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The dangers of smartness.

A turkey farmer once told me that the domesticated turkey is the dumbest animal on earth. It is so dumb, in fact, that it goes way beyond not having the sense to come in out of the rain. Allegedly, if it starts to rain on a domesticated turkey, it will look up, to see what is falling on its head. And then, it will forget to put its head back down, water will get into its beak, and it will drown. Now, the guy may have been yanking my chain. But it certainly illustrates the danger of dumbness. No doubt,…


We're getting the band back together.

Sometimes, late at night, in the quiet of a nearly-deserted office, you start to have visions. You start to think things like...why am we here at 10:30 at night, all by ourselves...what can we do about this cycle...where can we find help...there's lots of talent on the streets, why not hire some...but will our clients be satisfied with the work they do...will they be a fit in our culture...who really is out there...I wonder if we could just hunker down and get through this...if we did bring in help, what would our company look like...?And then, it suddenly comes clear.…


Directing non-actors in a commercial.

I had a blast a couple of weeks ago. Two days of shooting real people for a campaign that launched today. I have always enjoyed working with real people, because they're ... well ... real. But there are two inviolable rules you have to follow:1. Do not ask them to act. A non-actor acting is a disaster. Instead, feed them their lines, the way you want them to say them. And let them reflect them back to you. It will be bigger than life, and you will get the performance you're looking for. But their personalities will come through. 2.…


The sincerest form of flattery. Really.

The old saying is that imitation is the sincerest form of flattery. And that is sweet, I gotta tell ya. But as often as not, imitation is either unintended or more desperation (we gotta have something by Tuesday) than flattery. That is certainly the case when we flatter other agencies. But, the sincerest form of flattery, as I see it, is when a client goes away and then comes back. The thing about a client | agency relationship is that it starts to be like family after a while. We fall into ruts. We take each other for granted. We…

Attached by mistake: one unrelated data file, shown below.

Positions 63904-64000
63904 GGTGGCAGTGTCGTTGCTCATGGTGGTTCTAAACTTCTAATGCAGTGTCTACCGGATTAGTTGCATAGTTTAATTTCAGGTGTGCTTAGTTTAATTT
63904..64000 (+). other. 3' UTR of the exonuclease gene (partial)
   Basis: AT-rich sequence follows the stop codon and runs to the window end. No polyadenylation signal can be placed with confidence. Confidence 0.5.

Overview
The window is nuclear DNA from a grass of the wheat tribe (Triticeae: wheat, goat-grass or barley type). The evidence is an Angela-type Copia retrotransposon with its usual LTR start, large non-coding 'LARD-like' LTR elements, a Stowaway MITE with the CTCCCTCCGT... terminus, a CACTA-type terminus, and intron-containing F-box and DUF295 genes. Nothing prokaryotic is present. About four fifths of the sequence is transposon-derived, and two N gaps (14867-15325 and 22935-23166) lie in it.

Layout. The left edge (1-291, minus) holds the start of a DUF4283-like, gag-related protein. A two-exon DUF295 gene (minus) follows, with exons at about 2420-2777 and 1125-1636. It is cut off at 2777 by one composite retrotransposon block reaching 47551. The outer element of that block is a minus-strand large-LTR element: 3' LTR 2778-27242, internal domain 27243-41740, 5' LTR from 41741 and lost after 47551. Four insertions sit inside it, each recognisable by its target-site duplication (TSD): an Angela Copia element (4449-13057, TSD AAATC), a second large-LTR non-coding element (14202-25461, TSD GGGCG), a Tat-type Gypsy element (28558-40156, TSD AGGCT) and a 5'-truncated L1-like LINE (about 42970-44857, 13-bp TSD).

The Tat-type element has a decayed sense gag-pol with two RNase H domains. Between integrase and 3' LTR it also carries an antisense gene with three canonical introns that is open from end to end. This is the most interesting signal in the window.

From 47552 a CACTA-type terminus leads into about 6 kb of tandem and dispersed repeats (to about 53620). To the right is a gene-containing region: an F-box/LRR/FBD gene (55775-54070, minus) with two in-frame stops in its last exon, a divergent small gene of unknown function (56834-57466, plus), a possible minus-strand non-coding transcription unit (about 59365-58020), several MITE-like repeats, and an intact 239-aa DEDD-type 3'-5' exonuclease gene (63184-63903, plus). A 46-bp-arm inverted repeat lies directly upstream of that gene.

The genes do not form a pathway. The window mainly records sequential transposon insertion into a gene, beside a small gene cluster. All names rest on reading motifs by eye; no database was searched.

7 Rules of Logo Design.

I am not a designer. In fact, I'm barely a writer. But I just got copied on an email from Anne Peck Gibbons on the rules for designing a logo. I think it's good stuff. 1. Logos are graphic. They are not illustrations--they are best when developed like a branding iron. 2. Logos are one or two color--to save printing and production costs for our clients. 3. Logo colors don't touch--because when you convert to black and white, grayscaling is required 4. Logos are solid ink (PMS) colors. They do not have gradients-gradients do not translate into all production environments…


Why we need logos.

We were in a meeting recently with some folks who are launching a new logo, for their 86-year-old company. It's a pretty big deal to them, because they want to send the right message. And they don't want to send the wrong message. Being a glib, flippant ad guy, I popped off, "It is not big news to consumers that your company has a new logo." The client responded, "If logos aren't important, why do we need one?" So, I had to back up. It is very important that you have a logo, for consumer recognition and recall purposes. But…


Secret Service.

I was in Asheville over the weekend. So was Mr. Obama. Tried to hook up, but it didn't work out. I did, however have an interesting encounter with the Secret Service. Pretty cool, actually. This was my second experience dealing with the protectors of the President of the United States.A few years back, George W. Bush came to Greenville. In fact, he was there to give a speech at Wyche Pavilion, which was right behind our offices. So we got a front row seat. The day before, some very official looking guys came into our offices, poked around, talked on…


Stand up. Speak up. Shut up.

Standard outline for preachers. Saw this article. Thought you might like it. 'Nuff said.


Groundhog Day.

When I was an undergraduate, I wrote a short story entitled, "My Grandfather's Wake," for a fiction workshop. It wasn't a great short story, and most of it wasn't fiction. But it had a pretty good first line, if I do say so myself:The groundhog didn't see his shadow when I was five, but it was still a very long winter. I think I was influenced by Harper Lee on that one. Or maybe Truman Capote (inside fiction joke). The story went on to tell the story of the day my grandfather died-Groundhog Day, exactly a week before I turned…



I've learned a lot of things from my mentors. When I was four, my grandfather let me help him with his garden. I got to dig with a spade. And, as a side benefit of learning to dig, I learned that you could use certain types of claw hammers as picks, to loosen dirt. Then you can dig out the dirt with a table spoon. I learned to love excavation. Now, I can't hammer a nail or replace the guts of a toilet to this day. But I can dig. A few years later, I learned from my dad important…


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